Los Angeles' water landscape is a tricky subject, one wrought with both uncertainty and a history of grave destruction.
For anyone living or driving around Southern California today, vast empty dams and drainage channels are an all too common site - one that has even come to define our landscape in films and history. You may wonder why there is so much cement channeling often non-existent water flows when we are plunged deeply in drought crisis. Particularly when the Santa Ana river channel alone daily pushes enough fresh water out to sea to supply the entire city of Long Beach.
Southern California's unique weather and flooding cycle is to blame. Our water landscape has been substantially over-controlled in order to be on guard for large rain surges that visit our region every 40 years or so. Historically our 3 rivers - the Los Angeles, San Gabriel & Santa Ana - were wide and shallow watercourses that ran nearly perennially, though they often flowed down to only a trickle at the end of the dry season. Because they ran so shallow and the surrounding landscape was largely level, their courses changed often, causing problems for early developers and farmers suffering property damage.
This was particularly true when the 40 or [even larger] 100 year down pour cycles came to pass and entire settlements were wiped out (due to poor siting choices in this humble designer's opinion). Historically these 100-year rain events would even swell the rivers so large that all 3 would join and form one vast shallow lake across a great swath of today's North Orange County. Anyone whose ever driven in the region during a major downpour can relate as the streets quickly flood and - particularly in Anaheim & Buena Park - are turned to 2-3' deep rivers.
And so, we can begin to understand how massive military-industrial style infrastructure projects began to be dreamed up and installed all over Southern California. Farm land in the OC was good when it wasn't flooded and planners were tired of seeing their buildings wiped out. The 20th century saw dam after dam and drainage channel engineered and installed. The Los Angeles river was filled with some 750 million tons of cement and, in 2006, a final San Gabriel river dam was installed that boasted being able to handle the region's 100 year cycle storm surges making Southern California officially flood-risk free.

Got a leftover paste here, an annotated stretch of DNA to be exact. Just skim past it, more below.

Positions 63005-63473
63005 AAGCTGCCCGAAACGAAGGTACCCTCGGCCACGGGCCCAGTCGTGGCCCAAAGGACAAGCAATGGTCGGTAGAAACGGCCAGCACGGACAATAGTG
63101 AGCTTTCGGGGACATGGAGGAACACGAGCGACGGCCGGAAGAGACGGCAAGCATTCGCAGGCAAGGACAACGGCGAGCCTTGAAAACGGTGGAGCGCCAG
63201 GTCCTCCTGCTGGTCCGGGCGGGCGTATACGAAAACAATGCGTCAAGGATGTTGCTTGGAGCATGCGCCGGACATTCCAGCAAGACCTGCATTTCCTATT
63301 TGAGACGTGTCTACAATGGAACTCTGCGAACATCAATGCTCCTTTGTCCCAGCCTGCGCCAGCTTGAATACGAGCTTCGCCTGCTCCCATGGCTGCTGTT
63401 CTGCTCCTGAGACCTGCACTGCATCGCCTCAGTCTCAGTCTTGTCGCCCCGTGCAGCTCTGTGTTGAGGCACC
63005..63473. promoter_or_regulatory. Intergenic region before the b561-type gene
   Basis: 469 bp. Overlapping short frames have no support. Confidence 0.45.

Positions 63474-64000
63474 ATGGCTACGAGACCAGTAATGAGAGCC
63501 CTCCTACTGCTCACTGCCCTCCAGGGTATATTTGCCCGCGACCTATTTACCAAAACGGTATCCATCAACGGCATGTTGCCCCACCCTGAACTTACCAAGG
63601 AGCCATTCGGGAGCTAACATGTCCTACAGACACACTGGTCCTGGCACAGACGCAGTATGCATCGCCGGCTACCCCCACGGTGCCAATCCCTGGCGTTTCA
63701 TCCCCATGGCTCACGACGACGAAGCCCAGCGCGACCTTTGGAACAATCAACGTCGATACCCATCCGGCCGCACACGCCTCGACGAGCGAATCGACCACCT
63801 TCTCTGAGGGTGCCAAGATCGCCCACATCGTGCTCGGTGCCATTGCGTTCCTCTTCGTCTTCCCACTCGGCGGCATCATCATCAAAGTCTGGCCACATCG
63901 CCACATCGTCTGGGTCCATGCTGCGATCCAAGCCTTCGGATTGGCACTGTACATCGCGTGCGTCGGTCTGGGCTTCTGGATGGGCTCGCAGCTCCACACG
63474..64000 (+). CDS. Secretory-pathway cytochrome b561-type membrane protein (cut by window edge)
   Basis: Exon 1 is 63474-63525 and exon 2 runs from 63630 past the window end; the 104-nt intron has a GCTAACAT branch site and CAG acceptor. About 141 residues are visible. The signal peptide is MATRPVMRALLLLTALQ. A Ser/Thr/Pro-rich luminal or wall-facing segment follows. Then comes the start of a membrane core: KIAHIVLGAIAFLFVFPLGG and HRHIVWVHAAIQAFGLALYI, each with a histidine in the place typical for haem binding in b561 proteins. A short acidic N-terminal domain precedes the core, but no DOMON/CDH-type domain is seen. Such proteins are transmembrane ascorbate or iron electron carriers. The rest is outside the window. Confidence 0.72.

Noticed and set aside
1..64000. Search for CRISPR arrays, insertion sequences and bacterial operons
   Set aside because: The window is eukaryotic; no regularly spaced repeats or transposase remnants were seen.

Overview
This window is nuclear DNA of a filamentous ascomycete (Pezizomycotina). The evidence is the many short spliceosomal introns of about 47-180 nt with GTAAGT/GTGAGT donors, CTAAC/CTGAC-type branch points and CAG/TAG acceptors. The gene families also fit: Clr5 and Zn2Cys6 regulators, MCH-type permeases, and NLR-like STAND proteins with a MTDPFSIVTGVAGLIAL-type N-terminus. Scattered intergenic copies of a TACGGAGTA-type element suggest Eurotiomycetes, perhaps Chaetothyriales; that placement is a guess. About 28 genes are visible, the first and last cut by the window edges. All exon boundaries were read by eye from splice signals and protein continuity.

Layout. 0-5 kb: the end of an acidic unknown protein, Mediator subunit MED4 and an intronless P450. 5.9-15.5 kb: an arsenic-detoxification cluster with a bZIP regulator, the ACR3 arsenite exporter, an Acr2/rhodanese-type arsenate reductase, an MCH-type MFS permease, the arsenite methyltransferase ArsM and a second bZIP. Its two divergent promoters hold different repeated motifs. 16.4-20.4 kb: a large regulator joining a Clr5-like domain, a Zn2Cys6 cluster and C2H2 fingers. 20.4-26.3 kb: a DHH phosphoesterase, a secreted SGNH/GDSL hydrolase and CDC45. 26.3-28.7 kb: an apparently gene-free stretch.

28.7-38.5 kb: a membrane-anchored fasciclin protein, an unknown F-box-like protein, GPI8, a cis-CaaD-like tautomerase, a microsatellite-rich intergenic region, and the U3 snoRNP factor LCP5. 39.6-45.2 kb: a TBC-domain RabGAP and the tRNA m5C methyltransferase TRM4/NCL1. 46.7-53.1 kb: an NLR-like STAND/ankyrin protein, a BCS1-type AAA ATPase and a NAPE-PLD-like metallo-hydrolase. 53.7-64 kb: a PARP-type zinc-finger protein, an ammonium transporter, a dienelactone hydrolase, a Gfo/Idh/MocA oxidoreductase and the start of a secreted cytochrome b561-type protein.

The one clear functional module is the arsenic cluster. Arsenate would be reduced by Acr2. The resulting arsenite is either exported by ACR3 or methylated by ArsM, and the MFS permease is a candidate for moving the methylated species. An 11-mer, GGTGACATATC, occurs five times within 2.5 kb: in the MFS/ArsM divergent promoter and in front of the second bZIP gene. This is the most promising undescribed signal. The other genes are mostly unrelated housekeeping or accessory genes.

Luckily, as a lifetime of drought continues to plague SoCal, an understanding is slowly starting to build that paving may not be the best course for waterways. Though it protects us from bi-century rain surges, it seriously hampers our region's ability to harvest water from less substantial ones. While we suffer from low local water reserves, the rains that would historically fill our region's aquifers are diverted directly out to sea with no chance for catchment or landscape absorption thanks to the low soil surface area of industrially straightened and fully paved watercourses. Los Angeles is finally realizing that water and natural water features are valuable assets and has committed $1 billion to its river revitalization project, the re-development was recently awarded to "starchitect" Frank Gerry.
While we patiently wait for urban planning to re-visit and renovate it's single-minded water management policies, it's up to us local home owners to also play our own part in increasing local water catchment. This means directing rain fall and grey water into our gardens instead of into sewers. This can be done by increasing contouring in the landscape and planting deep rooted plants that help break up hard pan and allow water to infiltrate all the way down to aquifer level. Let's hope that 100 years from now all three of SoCal's rivers are re-naturalized and once again breathtaking sights (instead of eye sores) to be beheld.
Did you know?
It wasn't until 2013 that the Los Angeles river was actually officially labelled a river again and opened for recreation? Up until that point is was deemed to be exclusively a drainage channel by city planning and considered largely off-limits to the public.
Hi! I'm Briana, Lead Designer and Founder of Califia ECOdesigns in Pasadena, CA. I've organic farmed all over Western North & Central America and love designing drought tolerant and sustainable landscapes. I earned my Permaculture Design Certification in 2011 from engineer Rob Avis.